Yes, the cantankerous Pentium-75 finally realized that resistance is futile, because I have more stamina than most computers. The problems when we started: sound was flaky, CD audio didn’t work, the modem didn’t work, and the system didn’t always boot properly. Once I got my mitts on it, things quickly got worse and the system wouldn’t boot at all except in safe mode, and of course nothing works in safe mode.
After borrowing some hardware from Gatermann (I don’t know where all my AT stuff went but I sure can’t find it) and spending some serious time with it (writing about NFS and flipping back and forth between my writing station and the P75), it works. Very nicely, in fact. It blows away most Pentium-233s I’ve seen. Seriously. It boots in 30 seconds. Word loads in 10-12. That’s hardly a cause for celebration when a system with a K6-2/500 and a modern hard drive boots Windows in 20 seconds and Word 97 in 4, but consider this: This is a 75 MHz Pentium with 256K L2 cache, a SiS 5500 chipset, a mere 32 megs of RAM, a #9 Vision 330 video card (with an S3 764 chipset), an ISA ESS688-based sound card, and a very old 850 MB Maxtor hard disk. Vintage 1995 all around. Cast in that light, this machine kicks some serious butt.
I suspect some of the problems were hardware-related. After reinstalling Windows, I went and grabbed an audio CD (the always-cheerful Still, by Joy Division), dropped it in, and it indicated it was playing. But I didn’t hear anything. So I stopped the CD and checked the hardware. The CD-ROM drive was set up alone on the secondary channel (good), as a slave device (not good). The audio cable looked like it was seated properly but I wasn’t sure. I took the drive out, gave it a once-over, triple-checked all cable connections, and let it go. I powered up, grabbed another CD (Tori Amos’ Little Earthquakes this time), and by the time I got the speakers plugged into the right jack, Tori Amos was asking why we always crucify ourselves. I didn’t have an answer to that question, but I had sound. Good. Either this computer doesn’t like Joy Division, or what I did fixed it.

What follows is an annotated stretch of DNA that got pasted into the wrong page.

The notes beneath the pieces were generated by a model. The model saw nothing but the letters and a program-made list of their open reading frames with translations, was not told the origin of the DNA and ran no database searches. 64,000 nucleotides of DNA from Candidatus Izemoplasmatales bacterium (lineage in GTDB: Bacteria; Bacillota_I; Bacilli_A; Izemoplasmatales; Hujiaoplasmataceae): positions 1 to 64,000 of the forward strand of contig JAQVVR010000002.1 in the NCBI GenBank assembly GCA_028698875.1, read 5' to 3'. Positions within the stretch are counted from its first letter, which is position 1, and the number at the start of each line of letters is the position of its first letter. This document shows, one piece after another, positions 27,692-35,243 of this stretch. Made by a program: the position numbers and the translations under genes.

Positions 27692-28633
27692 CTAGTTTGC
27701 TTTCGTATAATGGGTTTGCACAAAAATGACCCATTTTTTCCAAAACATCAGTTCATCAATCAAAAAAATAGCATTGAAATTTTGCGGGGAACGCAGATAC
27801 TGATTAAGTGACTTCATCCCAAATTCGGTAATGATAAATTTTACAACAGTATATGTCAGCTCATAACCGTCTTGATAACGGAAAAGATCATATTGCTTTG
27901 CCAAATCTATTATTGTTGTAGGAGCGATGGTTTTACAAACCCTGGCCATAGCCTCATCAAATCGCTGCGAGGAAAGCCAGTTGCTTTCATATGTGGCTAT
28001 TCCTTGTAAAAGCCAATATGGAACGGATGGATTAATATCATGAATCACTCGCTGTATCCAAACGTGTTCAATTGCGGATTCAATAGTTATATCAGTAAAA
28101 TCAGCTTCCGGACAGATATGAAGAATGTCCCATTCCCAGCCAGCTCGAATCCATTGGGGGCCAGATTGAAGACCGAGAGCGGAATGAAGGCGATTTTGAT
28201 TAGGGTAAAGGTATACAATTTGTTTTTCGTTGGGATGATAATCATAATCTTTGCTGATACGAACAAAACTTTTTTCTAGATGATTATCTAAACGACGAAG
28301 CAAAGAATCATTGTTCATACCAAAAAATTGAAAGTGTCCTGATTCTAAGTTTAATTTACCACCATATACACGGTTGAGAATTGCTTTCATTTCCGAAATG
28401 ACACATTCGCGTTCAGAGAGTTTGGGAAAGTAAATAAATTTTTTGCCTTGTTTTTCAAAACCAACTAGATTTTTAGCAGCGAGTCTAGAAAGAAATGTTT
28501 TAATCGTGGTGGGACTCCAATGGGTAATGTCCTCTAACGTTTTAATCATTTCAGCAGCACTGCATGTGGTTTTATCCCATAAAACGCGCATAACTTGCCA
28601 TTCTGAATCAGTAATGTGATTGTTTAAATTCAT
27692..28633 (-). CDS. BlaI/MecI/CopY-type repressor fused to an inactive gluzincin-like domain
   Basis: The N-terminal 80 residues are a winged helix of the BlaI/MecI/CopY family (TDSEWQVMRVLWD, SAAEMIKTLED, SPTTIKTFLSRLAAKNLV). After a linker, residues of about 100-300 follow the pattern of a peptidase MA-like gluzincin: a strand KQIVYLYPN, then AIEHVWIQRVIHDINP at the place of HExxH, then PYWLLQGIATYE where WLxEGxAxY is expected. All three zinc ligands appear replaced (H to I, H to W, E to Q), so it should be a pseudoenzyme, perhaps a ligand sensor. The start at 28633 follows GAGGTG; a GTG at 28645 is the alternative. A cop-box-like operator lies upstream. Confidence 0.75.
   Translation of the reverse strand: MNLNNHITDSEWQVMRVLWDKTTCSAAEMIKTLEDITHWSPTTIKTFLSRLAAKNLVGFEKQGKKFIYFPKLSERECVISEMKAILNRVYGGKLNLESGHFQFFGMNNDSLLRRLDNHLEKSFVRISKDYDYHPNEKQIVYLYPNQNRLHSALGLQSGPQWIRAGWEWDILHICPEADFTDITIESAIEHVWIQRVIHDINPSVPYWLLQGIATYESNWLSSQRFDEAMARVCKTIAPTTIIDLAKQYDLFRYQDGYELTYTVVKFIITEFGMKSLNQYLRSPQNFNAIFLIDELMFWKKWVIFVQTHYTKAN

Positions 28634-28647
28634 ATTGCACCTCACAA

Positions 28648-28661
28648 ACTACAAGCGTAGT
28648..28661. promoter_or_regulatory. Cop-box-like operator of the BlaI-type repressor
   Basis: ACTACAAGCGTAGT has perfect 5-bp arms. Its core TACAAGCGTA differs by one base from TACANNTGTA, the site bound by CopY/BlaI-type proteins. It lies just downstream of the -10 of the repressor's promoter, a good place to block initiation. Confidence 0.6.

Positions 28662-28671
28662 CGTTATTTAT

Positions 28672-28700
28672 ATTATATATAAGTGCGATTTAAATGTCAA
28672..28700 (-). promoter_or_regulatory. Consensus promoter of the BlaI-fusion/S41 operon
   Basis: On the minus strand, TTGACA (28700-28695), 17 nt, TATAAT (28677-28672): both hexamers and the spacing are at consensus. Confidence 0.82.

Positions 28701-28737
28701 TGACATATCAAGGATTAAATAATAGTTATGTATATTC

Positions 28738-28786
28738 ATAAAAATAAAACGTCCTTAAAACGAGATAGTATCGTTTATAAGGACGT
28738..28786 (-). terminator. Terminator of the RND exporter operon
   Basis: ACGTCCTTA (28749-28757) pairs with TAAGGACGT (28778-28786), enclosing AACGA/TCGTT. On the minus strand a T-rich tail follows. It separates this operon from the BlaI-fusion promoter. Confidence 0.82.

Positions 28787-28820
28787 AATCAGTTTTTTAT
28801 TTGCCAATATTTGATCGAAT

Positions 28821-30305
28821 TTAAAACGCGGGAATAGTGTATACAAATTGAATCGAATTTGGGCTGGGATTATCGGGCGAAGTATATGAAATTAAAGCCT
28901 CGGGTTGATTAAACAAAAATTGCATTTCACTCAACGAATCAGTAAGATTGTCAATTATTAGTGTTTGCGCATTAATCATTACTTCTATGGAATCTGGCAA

I did a few more tweaks (OK, a lot more tweaks, because I’m a bloody perfectionist) and soon I had an overachieving P75 sitting atop the now-infamous Tower of Power. I think I’m going to keep an eye on it for one more day, then deliver it.
There are a large number of P233s at work that won’t launch Word in 10 seconds, and they certainly won’t boot Windows in 30.
So, the owner should be happy with it. I’m pretty happy with it. And I’m very glad to have some tangible numbers about what’s possible with the tricks in my book.
If this Pentium-75 is putting your system to shame, you can put an end to that.
Finishing touches: I let RAM Stress Test, by Ultra-X (trust me, you want to go to www.ultra-x.com, not any of the similar addresses–BIG mistake) run for about 20 hours straight. After 100 cycles without a failure, I restarted, booted into Windows, installed Juno (yuck), cleaned up the network settings, then installed Netscape and defragged the drive. The system is still pretty darn fast for what it is.
And, having run RAM Stress Test on the memory (it has commodity memory in it), I have reasonable confidence in the memory, and thanks to SpinRite, I have the utmost confidence in the drive (a Maxtor).